Thus, Nelson was able to line up on pole position, flanked as he had been at Montreal, by Alain Prost's McLaren MP4/2. On the inside of the second row sat Nigel Mansell's Lotus 95T, the English driver having again proved remarkably adept during practice on this somewhat acrobatic circuit, and alongside the Lotus sat Michele Alboreto, his Ferrari 126C4 again sporting the electronic Marelli / Weber fuel injection system which has been progressively developed during the course of the season but which hasn't been raced since Kyalami.

When the starting signal was given, Mansell made a superb, over-prompt getaway, and tried to poke his Lotus through the gap between the Brabham and McLaren ahead of him. Unfortunately, as he manhandled his machine across to the right, the Lotus began to fishtail, striking Prost's car before bouncing back into the pole position Brabham. Suddenly, Piquet's car snapped sideways and shot across to the right of the circuit, T-boning Alboreto's Ferrari against the concrete wall on the opposite side of the circuit. The Italian car came wobbling out of this little fracas with deranged suspension and a broken water radiator, but Piquet's Brabham moved no further, its rear aerofoil and right rear wheel having been ripped off in the impact. Hardly had the dust settled from this initial impact than Marc Surer's Arrows-Cosworth (built up round a replacement chassis after Teo Fabi had pushed his original car into the wall during practice!) slammed into the stationary Brabham, jarring Piquet's neck painfully.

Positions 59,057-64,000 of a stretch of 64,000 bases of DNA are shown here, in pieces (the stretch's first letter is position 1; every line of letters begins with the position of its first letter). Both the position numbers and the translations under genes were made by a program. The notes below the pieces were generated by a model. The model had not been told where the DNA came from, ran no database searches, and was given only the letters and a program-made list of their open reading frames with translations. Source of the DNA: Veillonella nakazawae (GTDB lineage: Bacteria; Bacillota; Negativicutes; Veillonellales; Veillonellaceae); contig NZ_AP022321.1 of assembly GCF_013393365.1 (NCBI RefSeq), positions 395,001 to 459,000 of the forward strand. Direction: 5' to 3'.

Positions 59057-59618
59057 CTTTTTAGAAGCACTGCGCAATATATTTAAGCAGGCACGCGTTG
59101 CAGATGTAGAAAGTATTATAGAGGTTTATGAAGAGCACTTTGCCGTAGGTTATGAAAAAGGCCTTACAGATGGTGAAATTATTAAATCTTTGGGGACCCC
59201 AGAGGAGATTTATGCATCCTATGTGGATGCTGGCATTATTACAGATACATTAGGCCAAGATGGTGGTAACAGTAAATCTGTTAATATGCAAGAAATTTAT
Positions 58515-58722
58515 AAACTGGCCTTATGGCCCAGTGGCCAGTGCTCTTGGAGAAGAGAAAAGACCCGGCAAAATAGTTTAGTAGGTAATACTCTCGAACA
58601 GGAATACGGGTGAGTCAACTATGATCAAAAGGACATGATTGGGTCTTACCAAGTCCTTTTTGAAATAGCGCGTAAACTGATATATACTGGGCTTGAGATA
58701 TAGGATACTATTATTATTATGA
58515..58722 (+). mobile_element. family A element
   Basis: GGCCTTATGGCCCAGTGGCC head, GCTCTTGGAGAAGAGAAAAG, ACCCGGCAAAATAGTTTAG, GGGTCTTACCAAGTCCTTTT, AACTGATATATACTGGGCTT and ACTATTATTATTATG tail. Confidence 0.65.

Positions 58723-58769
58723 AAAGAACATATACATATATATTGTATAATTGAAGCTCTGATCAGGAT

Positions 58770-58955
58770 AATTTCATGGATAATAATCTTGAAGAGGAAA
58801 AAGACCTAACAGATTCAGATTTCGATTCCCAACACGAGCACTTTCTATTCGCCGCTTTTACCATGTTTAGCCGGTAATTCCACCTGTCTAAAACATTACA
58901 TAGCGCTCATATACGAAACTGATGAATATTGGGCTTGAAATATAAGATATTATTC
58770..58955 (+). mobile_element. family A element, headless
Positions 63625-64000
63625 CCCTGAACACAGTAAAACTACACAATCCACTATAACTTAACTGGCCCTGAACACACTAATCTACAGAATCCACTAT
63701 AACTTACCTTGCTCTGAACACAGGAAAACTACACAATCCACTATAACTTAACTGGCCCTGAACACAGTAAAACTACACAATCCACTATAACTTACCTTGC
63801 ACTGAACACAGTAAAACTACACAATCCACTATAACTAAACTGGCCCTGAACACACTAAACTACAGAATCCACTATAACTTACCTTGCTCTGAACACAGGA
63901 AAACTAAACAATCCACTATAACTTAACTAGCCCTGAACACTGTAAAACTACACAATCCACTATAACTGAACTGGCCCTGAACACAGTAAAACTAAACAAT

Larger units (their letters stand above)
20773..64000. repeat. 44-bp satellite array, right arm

Wisely, the organisers immediately stopped the race and it was restarted half an hour later. Mansell's Lotus, amazingly, had survived the skirmish without any damage: just as well, really, because team mate de Angelis had already appropriated the team's spare car after engine problems in his own during the race morning warm-up session. Alboreto was obliged to take the spare Ferrari, equipped with the old Lucas mechanical injection, Ayrton Senna, whose Toleman had received a nasty smack on its front suspension by the wayward Brabham wheel, also had to take the spare and thus lost out on trying Brian Hart's new development engine (complete with electronic injection) and, finally, Piquet was also bundled into the Brabham spare for the restart.

It was enormously satisfying for the Brabham team to watch Piquet, who'd received quite a shaking, waltz away with the revived Detroit Grand Prix at the wheel of the spare car, proving that it is possible to virtually duplicate the chassis set-up between two machines. Using the same Michelin tyre choice that was to prove so troublesome on the McLarens, Piquet fended off an early, exploratory challenge from Mansell's Lotus 95T and after the Englishman initially slowed and then retired with gearbox problems, the Brabham team leader cruised happily home to victory.